by Clinton Robinson.
Literacy – a moving target
Literacy is often said to be a key to development – but what does that really mean?
Photo: Richard Hanson/Tearfund
Literacy is often said to be a key to development – but what does that really mean? Does it mean that those who can read and write are better placed to improve their lives? Or that once a community is routinely reading and writing, development can take off? Or does it mean that life is simply better when we can read books and write letters?
Literacy is a complicated issue that links in with many different aspects of life. Also, views about what literacy means have changed in recent years.
Focus on ‘ABC’
Many people still think of literacy as simply knowing the alphabet and being able to read words on a page. This was a common view about 50 years ago, when schools and adult literacy classes made sure that people knew their letters and could write them properly. It did not matter so much what there was to read, or what kind of writing people did. Of course, literacy does involve knowing what the words say, but there is more to it than that.
Focus on learners
More recently, literacy has been seen as empowering. It offers learners and their communities the chance to make a difference in their own lives and to take charge of their own development. This approach starts with the situation of the learners themselves. It looks at how literacy best fits in with what they already know, with how their society works, and with how they can increase their political voice. Paulo Freire, the Brazilian educator, is well known for basing literacy training on the knowledge and circumstances of the learners so that they could bring change to their community. Literacy can be considered a condition for democracy and political participation. Since people and communities are different, so are the uses of literacy. In recent years, educators have begun to talk about ‘literacies’ in the plural – because of the many different contexts, purposes and languages in which literacy can be used.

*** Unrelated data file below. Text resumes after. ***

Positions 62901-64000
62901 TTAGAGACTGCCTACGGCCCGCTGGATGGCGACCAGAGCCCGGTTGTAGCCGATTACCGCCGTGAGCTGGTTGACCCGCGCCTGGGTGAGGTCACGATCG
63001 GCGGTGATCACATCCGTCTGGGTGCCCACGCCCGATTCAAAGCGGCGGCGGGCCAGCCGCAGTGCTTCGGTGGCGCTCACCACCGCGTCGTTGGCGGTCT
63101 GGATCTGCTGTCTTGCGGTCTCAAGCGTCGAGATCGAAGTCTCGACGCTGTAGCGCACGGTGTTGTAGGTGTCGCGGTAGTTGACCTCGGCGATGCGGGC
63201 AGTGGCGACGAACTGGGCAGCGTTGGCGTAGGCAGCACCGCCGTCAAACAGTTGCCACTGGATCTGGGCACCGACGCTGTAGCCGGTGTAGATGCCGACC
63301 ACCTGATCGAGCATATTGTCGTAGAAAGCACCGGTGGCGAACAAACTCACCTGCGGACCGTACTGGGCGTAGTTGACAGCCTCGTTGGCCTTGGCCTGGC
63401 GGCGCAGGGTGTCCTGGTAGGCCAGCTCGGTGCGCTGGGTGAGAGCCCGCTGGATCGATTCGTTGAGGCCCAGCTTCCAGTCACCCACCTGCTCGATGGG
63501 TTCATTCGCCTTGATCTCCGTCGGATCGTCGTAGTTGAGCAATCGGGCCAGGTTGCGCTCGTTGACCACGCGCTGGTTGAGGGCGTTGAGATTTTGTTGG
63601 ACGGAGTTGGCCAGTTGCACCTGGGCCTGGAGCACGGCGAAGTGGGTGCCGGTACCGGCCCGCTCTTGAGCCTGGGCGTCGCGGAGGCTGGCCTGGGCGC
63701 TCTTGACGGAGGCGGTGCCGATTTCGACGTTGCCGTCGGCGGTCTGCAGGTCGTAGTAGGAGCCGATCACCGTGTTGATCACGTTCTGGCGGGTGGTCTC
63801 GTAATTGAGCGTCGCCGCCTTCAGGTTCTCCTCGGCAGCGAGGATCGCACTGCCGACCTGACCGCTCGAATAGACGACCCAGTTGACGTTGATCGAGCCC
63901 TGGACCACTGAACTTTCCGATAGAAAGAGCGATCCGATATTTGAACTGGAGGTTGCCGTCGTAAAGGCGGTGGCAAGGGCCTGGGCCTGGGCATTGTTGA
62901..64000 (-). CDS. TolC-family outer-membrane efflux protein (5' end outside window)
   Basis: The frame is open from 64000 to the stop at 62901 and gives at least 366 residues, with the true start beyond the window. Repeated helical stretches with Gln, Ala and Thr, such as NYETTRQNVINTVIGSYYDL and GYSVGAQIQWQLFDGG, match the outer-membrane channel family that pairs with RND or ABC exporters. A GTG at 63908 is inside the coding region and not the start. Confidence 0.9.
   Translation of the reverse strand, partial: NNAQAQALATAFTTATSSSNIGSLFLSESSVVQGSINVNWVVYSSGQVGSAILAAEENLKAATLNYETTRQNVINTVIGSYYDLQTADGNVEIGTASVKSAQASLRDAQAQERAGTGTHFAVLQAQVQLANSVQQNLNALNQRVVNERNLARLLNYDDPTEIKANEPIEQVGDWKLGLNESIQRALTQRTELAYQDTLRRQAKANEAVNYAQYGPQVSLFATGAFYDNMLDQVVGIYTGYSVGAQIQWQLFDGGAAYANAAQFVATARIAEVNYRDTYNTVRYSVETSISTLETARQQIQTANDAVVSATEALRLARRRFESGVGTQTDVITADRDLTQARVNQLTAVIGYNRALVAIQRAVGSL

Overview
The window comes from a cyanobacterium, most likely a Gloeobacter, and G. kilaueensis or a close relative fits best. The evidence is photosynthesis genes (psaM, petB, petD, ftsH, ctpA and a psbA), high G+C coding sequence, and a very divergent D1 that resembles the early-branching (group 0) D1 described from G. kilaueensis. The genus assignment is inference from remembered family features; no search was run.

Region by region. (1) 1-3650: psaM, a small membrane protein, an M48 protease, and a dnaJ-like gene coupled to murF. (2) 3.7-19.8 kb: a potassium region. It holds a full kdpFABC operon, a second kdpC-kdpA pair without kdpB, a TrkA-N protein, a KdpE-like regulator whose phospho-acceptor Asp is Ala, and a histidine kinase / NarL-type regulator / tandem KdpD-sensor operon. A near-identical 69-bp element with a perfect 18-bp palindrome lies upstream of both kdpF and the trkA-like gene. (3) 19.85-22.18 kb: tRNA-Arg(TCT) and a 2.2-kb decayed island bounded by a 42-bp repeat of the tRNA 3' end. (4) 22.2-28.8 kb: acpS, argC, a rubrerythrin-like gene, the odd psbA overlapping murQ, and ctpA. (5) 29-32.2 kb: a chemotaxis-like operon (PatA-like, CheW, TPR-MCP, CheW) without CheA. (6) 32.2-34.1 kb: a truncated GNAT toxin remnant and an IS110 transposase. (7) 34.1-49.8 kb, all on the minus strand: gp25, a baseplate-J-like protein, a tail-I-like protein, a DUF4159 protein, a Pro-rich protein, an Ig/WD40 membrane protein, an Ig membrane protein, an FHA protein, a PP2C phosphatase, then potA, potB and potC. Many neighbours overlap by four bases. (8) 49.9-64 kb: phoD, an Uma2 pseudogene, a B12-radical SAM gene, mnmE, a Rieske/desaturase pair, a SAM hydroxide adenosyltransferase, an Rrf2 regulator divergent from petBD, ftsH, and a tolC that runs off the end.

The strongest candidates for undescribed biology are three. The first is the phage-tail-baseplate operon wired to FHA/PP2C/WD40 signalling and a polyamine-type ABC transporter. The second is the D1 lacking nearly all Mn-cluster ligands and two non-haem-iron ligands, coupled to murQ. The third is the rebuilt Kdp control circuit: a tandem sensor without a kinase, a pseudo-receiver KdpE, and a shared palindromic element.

Focus on livelihoods
This empowering view of literacy is developed further by linking it with livelihoods – how will literacy best serve people in order to make a living? This comes from the poverty reduction approach to development. The aim is to enable people to have new productive opportunities through literacy – greater income, jobs, new skills, and enterprise development.
What do these different views mean for those working to help others acquire literacy? The evolving views on literacy emphasise what really matters: motivation to learn, and opportunity to use what is learnt. These are closely linked. Where literacy provides new opportunities, people will want to become literate. There are three very important factors in offering relevant opportunities for people to learn to read and write:
Where literacy learning takes place Instead of organising literacy classes, it is better to link literacy with other skills people want to learn. So literacy might be combined with learning how to manage micro-credit, with reproductive health education or HIV and AIDS prevention. Women’s groups in northern Ghana have been effective in making literacy a tool for learning essential knowledge about community development in this way.